I'm not sure this is the Samuel Whaley you want.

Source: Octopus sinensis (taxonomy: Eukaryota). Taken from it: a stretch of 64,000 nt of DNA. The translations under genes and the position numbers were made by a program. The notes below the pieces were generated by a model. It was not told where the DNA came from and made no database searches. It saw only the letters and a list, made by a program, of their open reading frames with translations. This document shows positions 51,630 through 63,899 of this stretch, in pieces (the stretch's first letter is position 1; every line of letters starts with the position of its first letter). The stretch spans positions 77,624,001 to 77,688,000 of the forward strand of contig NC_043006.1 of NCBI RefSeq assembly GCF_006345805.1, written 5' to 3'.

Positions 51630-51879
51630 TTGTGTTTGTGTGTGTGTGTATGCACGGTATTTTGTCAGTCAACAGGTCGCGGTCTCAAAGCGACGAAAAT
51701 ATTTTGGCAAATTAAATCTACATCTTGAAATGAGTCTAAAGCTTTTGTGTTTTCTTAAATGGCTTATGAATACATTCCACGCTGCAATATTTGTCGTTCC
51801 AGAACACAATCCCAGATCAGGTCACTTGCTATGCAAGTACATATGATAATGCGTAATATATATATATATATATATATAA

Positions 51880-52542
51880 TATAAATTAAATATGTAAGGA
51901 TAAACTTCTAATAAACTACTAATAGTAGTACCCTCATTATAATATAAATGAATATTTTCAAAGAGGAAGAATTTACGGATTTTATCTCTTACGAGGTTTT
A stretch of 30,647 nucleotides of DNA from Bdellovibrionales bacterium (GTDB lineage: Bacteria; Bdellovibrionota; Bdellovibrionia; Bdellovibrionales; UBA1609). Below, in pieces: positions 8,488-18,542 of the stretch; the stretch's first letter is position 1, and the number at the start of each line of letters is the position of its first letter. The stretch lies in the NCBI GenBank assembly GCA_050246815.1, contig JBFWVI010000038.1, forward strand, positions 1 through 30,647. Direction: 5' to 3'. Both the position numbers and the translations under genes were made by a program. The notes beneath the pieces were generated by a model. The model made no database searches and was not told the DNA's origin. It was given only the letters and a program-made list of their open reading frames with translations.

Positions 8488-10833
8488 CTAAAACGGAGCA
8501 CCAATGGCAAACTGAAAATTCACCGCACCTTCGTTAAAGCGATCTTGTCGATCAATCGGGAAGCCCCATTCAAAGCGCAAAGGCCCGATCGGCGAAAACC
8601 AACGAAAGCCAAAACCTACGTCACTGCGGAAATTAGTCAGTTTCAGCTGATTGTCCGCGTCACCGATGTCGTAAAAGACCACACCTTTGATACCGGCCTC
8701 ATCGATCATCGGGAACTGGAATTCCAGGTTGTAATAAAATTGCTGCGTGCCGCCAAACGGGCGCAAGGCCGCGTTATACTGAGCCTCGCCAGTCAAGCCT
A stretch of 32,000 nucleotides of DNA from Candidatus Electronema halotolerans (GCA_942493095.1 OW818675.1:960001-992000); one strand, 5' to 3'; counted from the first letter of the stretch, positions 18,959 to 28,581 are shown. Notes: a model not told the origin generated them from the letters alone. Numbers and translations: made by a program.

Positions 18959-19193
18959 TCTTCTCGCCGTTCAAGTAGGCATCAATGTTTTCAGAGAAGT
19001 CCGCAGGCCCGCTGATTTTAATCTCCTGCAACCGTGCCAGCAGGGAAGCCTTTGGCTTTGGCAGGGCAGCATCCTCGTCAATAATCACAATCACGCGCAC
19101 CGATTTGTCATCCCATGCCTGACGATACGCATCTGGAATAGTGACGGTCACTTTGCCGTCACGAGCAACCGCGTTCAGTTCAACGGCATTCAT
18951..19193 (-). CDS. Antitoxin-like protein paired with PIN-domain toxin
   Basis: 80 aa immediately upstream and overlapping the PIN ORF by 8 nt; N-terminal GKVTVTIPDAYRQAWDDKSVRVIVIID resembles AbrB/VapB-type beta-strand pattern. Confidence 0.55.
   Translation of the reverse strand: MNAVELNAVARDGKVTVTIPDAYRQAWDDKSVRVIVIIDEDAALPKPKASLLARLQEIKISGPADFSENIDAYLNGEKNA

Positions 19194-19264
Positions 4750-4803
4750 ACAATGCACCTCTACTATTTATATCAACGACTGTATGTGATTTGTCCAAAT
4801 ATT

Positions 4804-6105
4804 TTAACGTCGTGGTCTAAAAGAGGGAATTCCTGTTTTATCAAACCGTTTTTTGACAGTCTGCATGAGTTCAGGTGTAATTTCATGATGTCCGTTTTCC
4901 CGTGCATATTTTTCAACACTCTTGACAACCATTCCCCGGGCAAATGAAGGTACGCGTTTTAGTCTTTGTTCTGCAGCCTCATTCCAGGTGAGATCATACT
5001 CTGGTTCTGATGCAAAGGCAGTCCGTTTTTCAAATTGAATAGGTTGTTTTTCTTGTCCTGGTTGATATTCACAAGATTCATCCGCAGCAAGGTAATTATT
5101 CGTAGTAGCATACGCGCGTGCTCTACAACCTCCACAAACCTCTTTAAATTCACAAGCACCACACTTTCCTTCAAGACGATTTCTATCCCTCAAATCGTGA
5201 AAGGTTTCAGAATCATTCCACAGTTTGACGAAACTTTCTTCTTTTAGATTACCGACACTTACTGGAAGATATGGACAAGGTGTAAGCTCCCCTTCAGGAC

"Another of the pioneers of Mornington who occupied a place of prominence in the earlier days of the township was Mr. Samuel Whaley, the younger brother of James Whaley, the first reeve. He was born in the county of Tyrone, Ireland, in 1817, and emigrated to America in 1838, arriving at New York State where he resided for several years. He came to the Township of North Easthope in 1842, and in the year 1844 married Margaret Trow, sister of the late James Trow. Sr., who represented South Perth for over twenty years at Ottawa, and was for many years the Liberal Whip in the House of Commons. In 1850, when settlers were coming into the Queen's Bush, he located on the farm now owned by Mr. Joseph Fleming, on the 5th line. He was the first returning officer and township clerk, holding the office for several years. He also held the office of assessor for a time. In 1856 he was appointed division court clerk which office he held until the time of his death in 1876. He was also a Justice of the Peace for over 25 years. He was reeve of the township from 1868 to 1872. On coming to Milverton in 1870 he built an office next to Mr. G.J. Coxon's residence on Mill Street which was removed when Christ Church was built some 30 years ago. Here he carried on his division court work, fire insurance and conveyancing, continuing to farm at the same time. He also for a number of years carried the mail once a week from West's Corners to Trowbridge on horseback. The mail was brought in from Shakespeare on the bush trail and when the mail man approached the village his presence was made known by the blowing of a horn. The telegraph line was built about 65 years ago when the first instrument was installed. Mr. Whaley was also a commissioner in in B.R. and a director of the Stratford & Huron Railway. He was, like his brother James, an active Reformer in politics and a Presbyterian in religion. At the first council meetings held in 1854 on the farm now owned by Mr. John Yost, a whiskey bottle stood on the table and all present were at liberty to help themselves when they desired. Mr. Whaley was the father of a large family.